To anyone with a pulse.

Joint Marketing Partners and Joint Ventures. We may also share any personal information we collect with third party companies that have entered into joint marketing collaborations or other joint ventures with Us, which may use and share such information pursuant to its own privacy policy.

Advertising Partners. We may also enable third party advertising companies to collect information about your activity on the Services for the purposes described in the Advertising section above and/or use hashed customer lists that we share with them to deliver ads to them and similar users on their platforms.

You can log into an app from the ad industry to change what ads you see. It’s like captain planet but the ‘powers combined’ are from the LUMAscape:

Mobile app users may opt out of receiving interest-based advertising in mobile apps provided by participating members of the Digital Advertising Alliance by installing the AppChoices mobile app

Or log into FB + google. Ignore the fact that logging in on a new device helps them to track you.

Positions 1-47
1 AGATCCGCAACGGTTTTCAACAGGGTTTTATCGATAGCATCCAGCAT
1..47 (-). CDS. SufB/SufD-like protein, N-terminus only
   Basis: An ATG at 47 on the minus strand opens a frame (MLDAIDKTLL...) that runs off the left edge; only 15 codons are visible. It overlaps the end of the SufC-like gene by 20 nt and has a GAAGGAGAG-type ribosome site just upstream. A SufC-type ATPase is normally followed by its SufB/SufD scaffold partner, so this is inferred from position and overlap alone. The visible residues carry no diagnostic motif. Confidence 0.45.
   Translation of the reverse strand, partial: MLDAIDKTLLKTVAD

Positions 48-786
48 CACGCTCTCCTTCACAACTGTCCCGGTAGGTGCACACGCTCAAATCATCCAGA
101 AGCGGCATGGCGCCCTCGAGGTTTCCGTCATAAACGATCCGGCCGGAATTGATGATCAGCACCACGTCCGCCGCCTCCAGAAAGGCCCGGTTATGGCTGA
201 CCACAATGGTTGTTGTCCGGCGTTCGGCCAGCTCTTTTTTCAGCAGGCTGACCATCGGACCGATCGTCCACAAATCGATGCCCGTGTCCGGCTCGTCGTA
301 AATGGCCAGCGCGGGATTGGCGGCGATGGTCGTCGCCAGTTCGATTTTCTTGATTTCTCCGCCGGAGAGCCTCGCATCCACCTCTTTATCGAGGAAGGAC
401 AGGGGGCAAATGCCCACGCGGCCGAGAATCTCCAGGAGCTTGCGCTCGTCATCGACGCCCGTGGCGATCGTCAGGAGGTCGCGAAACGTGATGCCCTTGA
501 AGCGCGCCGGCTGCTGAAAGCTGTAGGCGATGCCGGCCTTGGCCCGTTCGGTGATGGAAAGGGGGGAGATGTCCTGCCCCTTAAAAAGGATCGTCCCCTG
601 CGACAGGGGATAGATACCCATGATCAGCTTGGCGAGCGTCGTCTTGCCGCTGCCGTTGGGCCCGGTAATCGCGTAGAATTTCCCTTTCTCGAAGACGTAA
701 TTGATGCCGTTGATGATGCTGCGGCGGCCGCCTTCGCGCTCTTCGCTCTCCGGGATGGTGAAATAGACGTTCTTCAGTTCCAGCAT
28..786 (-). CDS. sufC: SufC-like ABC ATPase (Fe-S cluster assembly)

You can opt out-out of personalized ads from Google by visiting https://adssettings.google.com, or from Facebook by visiting https://www.facebook.com/about/ads and following the instructions to manage your ad preferences.

And also they’ve scraped the bottom of the barrel:

Please note that we also may work with companies that offer their own opt-out mechanisms or do not participate in the opt-out mechanisms described above. Even after using these opt-out mechanisms, you may receive interest-based advertising from other companies.

Note their CA ‘shine the light’ hotline is missing a mailing address. Submit my request in writing to who?

If you are a user of the Services and a California resident, California’s “Shine the Light” law (California Civil Code § 1798.83) permits you to … If this law applies to you and you would like to make such a request, please submit your request in writing to with “Shine the Light” in the subject line. The request must include your name, street address, …

They’re also doing something with camera footage:

Other Information which may be captured by security camera footage recorded at our restaurants, offices or facilities.

My point here: they sell fifteen dollar salads. If $15 salad sellers need a slimy ads side hustle to make ends meet, something is wrong with our society.

How did death of retail taste

Not awesome. I miss self-serve salad bars. Post-bezos whole foods has been worse, although the hudson yards one is pretty well stocked even post-pan. FiDi whole foods circa 2017 was peak whole foods salad bar, although the lack of baby corn and other omissions make it still far inferior to the below-grade place on st marks near astor place.

In summary: over-priced, inferior to self-serve, weirdly specific granny farts for 24 hours.

TOS these other salads